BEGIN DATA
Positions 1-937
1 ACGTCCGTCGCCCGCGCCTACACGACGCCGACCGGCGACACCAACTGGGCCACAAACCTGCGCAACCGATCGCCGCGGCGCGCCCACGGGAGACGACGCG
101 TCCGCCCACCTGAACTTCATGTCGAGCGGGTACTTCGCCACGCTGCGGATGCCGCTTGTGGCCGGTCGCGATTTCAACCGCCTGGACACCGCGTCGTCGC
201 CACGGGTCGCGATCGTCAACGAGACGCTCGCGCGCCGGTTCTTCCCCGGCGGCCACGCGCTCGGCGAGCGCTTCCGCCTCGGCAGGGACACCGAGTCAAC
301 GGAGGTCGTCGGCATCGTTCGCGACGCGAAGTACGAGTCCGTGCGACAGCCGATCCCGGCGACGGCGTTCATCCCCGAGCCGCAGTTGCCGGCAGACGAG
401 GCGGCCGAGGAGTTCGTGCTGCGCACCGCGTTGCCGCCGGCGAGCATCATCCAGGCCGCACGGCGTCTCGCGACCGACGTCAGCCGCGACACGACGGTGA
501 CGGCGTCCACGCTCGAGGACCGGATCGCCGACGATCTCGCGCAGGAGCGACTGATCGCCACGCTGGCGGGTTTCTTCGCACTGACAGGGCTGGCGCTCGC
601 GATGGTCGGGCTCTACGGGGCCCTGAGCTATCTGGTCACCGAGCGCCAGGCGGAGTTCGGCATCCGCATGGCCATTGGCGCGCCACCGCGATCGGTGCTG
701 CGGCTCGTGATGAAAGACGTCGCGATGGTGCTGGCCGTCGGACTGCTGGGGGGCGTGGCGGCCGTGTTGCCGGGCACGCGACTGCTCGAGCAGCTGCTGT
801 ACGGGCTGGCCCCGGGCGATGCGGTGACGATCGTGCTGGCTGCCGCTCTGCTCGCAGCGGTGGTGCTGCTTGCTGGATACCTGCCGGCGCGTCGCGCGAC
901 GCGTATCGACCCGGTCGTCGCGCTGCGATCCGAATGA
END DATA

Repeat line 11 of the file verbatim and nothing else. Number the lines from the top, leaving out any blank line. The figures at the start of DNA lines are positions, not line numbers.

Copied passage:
901 GCGTATCGACCCGGTCGTCGCGCTGCGATCCGAATGA